KE Proof of Concept Case Study

Project title - "Block copolymers for chemical and biomedical uses"

 This Proof of Concept grant was invaluable in helping us to secure the strongest possible IP position in the limited time available. Moreover, it has substantially strengthened our existing relationships with both Lubrizol and GEO, while also indirectly leading to a new collaboration with GE Healthcare.

Professor STEVE ARMES

 

Principal Investigator

Professor Steve Armes
Department of Chemistry


Overview

A KE Proof of Concept grant helped continue world-leading research in the field of polymerisation-induced self-assembly (PISA). This new synthetic approach provides a highly efficient, versatile and generic route to organic nanoparticles for a wide range of potential applications.

The Proof of Concept scheme supports academic staff to develop ideas that would benefit from a significant step forward in their route towards commercialisation and delivering impact. It enabled Professor Armes and his team to generate further data to support patent applications, leading to strengthened industrial partnerships and securing follow-on funding

Activities

Two related projects meant that Professor Armes was able to prepare two well-exemplified patent applications. Work in the first project generated additional examples that disclosed the synthesis of diblock copolymer nanoparticles in non-polar media. Such nanoparticles have potential applications as engine oil lubricants or viscosity modifiers. The second project involved the demonstration of cheaper syntheses of thermo-responsive block copolymer worm gels in water for potential biomedical applications.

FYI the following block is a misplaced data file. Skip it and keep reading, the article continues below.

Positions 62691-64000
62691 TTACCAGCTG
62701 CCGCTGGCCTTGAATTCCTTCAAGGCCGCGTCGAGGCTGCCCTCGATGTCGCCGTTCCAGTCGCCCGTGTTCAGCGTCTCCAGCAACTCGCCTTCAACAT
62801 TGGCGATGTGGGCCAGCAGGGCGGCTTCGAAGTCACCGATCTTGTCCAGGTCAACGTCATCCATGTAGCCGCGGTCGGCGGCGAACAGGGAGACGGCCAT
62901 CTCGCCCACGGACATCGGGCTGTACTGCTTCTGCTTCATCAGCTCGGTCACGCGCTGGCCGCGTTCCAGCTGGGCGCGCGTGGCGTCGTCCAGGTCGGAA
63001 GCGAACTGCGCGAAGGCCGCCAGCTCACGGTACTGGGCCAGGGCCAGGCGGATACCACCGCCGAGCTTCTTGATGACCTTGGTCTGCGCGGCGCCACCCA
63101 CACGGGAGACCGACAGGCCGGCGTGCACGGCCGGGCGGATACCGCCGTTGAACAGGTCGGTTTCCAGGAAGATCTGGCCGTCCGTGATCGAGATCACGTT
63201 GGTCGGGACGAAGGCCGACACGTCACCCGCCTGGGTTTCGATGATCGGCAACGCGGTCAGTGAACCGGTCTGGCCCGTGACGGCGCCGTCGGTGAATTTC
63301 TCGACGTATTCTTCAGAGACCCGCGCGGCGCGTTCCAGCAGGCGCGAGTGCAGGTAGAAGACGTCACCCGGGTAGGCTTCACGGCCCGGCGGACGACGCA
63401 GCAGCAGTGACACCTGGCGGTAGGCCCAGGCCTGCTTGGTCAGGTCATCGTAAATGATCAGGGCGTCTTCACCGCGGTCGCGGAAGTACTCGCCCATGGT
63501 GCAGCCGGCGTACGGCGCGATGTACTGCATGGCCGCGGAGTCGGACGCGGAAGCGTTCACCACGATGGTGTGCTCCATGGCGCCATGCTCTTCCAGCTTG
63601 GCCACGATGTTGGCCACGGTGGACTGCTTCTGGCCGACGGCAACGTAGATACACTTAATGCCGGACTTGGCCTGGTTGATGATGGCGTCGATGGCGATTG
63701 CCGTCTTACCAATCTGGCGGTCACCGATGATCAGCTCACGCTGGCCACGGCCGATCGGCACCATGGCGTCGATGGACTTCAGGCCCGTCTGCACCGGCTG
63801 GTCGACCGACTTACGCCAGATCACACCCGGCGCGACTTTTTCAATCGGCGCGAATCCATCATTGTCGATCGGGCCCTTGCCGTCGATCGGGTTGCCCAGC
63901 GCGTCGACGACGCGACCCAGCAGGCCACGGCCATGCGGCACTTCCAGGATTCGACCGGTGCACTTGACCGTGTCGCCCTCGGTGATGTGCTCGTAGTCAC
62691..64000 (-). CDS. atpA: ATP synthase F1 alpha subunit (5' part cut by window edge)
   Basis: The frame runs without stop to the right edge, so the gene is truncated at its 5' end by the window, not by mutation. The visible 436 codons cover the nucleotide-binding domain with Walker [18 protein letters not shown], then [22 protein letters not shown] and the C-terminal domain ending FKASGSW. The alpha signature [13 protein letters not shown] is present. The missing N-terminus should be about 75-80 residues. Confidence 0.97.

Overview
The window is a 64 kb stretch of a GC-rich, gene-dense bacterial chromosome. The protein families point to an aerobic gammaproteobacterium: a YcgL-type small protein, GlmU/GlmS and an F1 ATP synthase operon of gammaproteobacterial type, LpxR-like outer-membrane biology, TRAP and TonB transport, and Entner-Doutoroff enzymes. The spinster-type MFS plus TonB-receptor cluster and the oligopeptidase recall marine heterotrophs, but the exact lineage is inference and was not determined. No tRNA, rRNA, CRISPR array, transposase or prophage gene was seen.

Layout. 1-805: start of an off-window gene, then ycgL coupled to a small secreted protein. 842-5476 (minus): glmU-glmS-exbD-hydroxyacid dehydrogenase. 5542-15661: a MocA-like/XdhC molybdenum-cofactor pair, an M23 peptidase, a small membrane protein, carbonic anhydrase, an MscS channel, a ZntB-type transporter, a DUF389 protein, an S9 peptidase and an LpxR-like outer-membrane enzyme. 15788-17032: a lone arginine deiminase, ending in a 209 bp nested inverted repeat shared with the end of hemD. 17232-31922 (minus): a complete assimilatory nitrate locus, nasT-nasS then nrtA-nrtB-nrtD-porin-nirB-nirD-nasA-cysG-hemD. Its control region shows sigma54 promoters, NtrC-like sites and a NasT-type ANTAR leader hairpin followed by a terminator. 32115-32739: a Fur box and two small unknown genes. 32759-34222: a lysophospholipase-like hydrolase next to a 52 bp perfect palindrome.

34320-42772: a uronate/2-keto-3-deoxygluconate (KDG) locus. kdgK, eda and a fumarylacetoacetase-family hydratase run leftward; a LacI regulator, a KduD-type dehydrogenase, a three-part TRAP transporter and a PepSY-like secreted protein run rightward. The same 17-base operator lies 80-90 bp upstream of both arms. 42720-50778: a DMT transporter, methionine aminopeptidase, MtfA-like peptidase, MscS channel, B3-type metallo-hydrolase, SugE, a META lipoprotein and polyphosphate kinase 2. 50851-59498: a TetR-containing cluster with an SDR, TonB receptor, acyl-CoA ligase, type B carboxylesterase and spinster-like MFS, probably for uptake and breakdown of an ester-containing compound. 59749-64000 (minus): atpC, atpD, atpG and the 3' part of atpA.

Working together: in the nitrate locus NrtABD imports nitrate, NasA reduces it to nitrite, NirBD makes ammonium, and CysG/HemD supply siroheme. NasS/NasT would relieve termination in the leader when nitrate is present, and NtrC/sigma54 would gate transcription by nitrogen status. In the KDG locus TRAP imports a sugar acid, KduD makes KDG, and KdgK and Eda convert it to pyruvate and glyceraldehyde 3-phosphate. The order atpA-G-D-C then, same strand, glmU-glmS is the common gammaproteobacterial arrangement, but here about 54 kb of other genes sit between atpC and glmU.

Next Steps

Such successful research has significantly enhanced the existing relationships that the Armes group has with industrial partners The Lubrizol Corporation and GEO Specialty Chemicals, leading global chemical companies who are becoming more involved in new research projects. Lubrizol currently supports a £90k PhD studentship on block copolymer nanoparticles as engine oil additives. With this nearing completion and proving to be scientifically very fruitful, the corporation has agreed to fund a follow-on £96k PhD studentship in the same area.

Similarly, Professor Armes’s relationship with GEO Specialty Chemicals is now much stronger thanks to this KE grant. The company is funding a new £40k Centre for Doctoral Training (CDT) PhD project to start in October 2015. Its financial support has also been essential in securing a £653k EPSRC HIPS grant, which focuses on evaluating block copolymer worm gels for biomedical applications (including the potential of long-term storage media for human stem cells). Multinational transformational medical technology specialist GE Healthcare is also involved in this project.

Professor Armes said: “This Proof of Concept grant was invaluable in helping us to secure the strongest possible IP position in the limited time available. Moreover, it has substantially strengthened our existing relationships with both Lubrizol and GEO, while also indirectly leading to a new collaboration with GE Healthcare.”